Upon power-up of the expert data collection and analysis system 10, a standard central processing unit located inside cabinet 12 and powered by an appropriate power supply, loads operating system software from memory or a disk drive. After initializing any peripherals such as optical reader 14, printer 16, or other optional peripherals, system 10 waits for input, step 50, FIG. 4. Once the user activates optical reader 14 with data collection form 18, step 52, the error check unit scans the data collection form to determine if the card has been previously read, step 54. If the card has been previously read, branch 54a, the system activates printer 16 to print a message indicating that the card has been previously read, step 56, returns the card to the user, step 58, and returns control to the system to await the next input, step 50. If the error check unit determines that the card has not been previously read, branch 54b, error check unit 34 reads the topic codes marked on the form, step 60. The error check unit then evaluates the code to determine if it is valid, step 62. If the code is not valid, branch 62a, the system activates printer 16 to output a message indicating that the topic selected is not a valid one, step 64, then returns the card to the user, step 66, and returns control to the system software to await further input, step 50. If error check unit 34 determines that the topic code is valid, branch 62b, the error check unit 34 next determines whether or not data collection form 18 has been properly marked, step 68. If the card has not been properly marked, branch 68a, the system activates printer 16 to output a message that the card is improperly marked, step 70, returns the card to the user, step 72, and returns control to the system software to await further input, step 50.

If data collection form 18 has not been previously read, contains a valid topic code, and has been properly marked, branch 68b, system 10 reads the responses to the questions marked on the form, step 74. If scoring is required, branch 75b, scoring unit 36 scores the responses, step 76. If no scoring is to be performed, branch 75a, or after scoring is performed at step 76, recommendation selector 38 performs the required comparisons and selects the appropriate recommendations, step 78. The recommendations and scores may then be printed in the form of a report, step 80, the data collection form returned to the user, step 82, and control returned to the system, step 50, to await further input.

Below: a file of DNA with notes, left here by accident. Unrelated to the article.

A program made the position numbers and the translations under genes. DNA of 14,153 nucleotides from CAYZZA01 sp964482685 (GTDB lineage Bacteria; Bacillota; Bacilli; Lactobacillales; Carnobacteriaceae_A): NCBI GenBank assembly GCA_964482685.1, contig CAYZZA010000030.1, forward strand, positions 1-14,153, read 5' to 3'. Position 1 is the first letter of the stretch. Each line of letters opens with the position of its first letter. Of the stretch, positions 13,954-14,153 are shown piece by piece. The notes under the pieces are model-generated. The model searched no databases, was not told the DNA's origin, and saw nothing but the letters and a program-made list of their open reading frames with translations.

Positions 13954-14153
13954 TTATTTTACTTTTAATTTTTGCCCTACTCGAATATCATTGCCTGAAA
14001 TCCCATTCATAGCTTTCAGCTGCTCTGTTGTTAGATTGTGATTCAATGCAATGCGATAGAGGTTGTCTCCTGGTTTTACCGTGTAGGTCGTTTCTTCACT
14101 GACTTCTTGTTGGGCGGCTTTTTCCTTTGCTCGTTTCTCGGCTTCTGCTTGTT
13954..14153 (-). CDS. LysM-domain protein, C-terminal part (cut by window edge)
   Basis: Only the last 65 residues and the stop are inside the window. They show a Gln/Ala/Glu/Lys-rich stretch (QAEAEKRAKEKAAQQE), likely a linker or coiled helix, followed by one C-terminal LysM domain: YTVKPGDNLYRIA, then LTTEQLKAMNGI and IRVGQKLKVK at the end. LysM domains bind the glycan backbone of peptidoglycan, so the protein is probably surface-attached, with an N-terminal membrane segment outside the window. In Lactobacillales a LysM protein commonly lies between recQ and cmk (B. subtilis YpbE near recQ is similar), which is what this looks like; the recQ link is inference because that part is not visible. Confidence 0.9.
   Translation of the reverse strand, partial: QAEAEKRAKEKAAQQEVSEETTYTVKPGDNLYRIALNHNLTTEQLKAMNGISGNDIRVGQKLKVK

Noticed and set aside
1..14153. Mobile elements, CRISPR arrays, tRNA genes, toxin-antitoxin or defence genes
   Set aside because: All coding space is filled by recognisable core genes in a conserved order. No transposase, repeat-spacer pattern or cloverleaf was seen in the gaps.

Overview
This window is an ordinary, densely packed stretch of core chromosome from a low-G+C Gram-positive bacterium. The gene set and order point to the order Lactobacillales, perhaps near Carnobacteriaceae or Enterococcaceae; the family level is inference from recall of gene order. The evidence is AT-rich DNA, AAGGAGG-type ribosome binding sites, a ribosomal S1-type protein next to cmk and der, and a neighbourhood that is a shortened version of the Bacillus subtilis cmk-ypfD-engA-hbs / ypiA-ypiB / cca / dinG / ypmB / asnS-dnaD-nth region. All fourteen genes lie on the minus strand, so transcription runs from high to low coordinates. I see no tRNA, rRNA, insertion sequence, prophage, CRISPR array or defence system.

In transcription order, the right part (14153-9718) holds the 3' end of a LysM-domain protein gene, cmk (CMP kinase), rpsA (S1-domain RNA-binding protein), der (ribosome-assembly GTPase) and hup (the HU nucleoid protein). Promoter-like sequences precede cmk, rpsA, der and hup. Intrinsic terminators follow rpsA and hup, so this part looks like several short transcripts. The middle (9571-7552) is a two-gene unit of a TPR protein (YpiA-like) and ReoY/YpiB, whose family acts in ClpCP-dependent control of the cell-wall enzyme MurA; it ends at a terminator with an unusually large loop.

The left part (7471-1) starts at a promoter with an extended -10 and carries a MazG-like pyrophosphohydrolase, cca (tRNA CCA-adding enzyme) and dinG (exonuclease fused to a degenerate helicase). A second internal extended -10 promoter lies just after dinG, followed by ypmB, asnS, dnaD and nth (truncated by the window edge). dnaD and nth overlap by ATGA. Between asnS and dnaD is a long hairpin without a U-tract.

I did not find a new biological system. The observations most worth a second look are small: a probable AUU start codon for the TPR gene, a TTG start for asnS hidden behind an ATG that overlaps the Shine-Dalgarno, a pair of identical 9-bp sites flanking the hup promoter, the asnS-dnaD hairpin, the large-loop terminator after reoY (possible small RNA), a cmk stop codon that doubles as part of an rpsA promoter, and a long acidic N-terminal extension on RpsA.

Table 1 illustrates a representative sampling of the type of questions that might be asked for the topic Health Risk Inventory. Question D12, which corresponds to D12 on data collection form 18, asks the user to mark his diastolic blood pressure. In this example, the user responded "88" and appropriately marked boxes 44 and 44a on data collection form 18. This table of questions is not exhaustive, but is merely a representative sampling of the types of questions that might be asked. For illustrative purposes, the answers selected have been marked with an asterisk.

              TABLE 1______________________________________TOPIC: HEALTH RISK INVENTORY______________________________________D11. What is your systolic blood pressure (the higher number)SYS/BP: 135 (mark correct circles on form or leave blankif unknown)D12. What is your diastolic blood pressure (the lower number)DIAS/BP: 88 (mark correct circles on form or leave blankif unknown)5.   Have your had your blood pressure checked in the pastyear(1) Yes    (2) No6.   Have your every been told by a doctor that you have highblood pressure(1) No(2) Yes, but not the last time it was checked.*(3) Yes, and I still have high blood pressure.7.   Are your now being treated for high blood pressure(1) Yes    *(2) No13.  Do you now or did you ever smoke cigarettes(1) No, never smoked (only tried it)(2) Yes, but quit more than 1 year ago*(3) Yes, but quit in the last year(4) Yes, I smoke now15.  For how many years have you smoked (or did you smokebefore quitting)(1) None, I never smoked(2) Less than 5 years(3) 5 to 10 years(4) 11 to 20 years*(5) More than 20 years______________________________________ *Indicates the selected response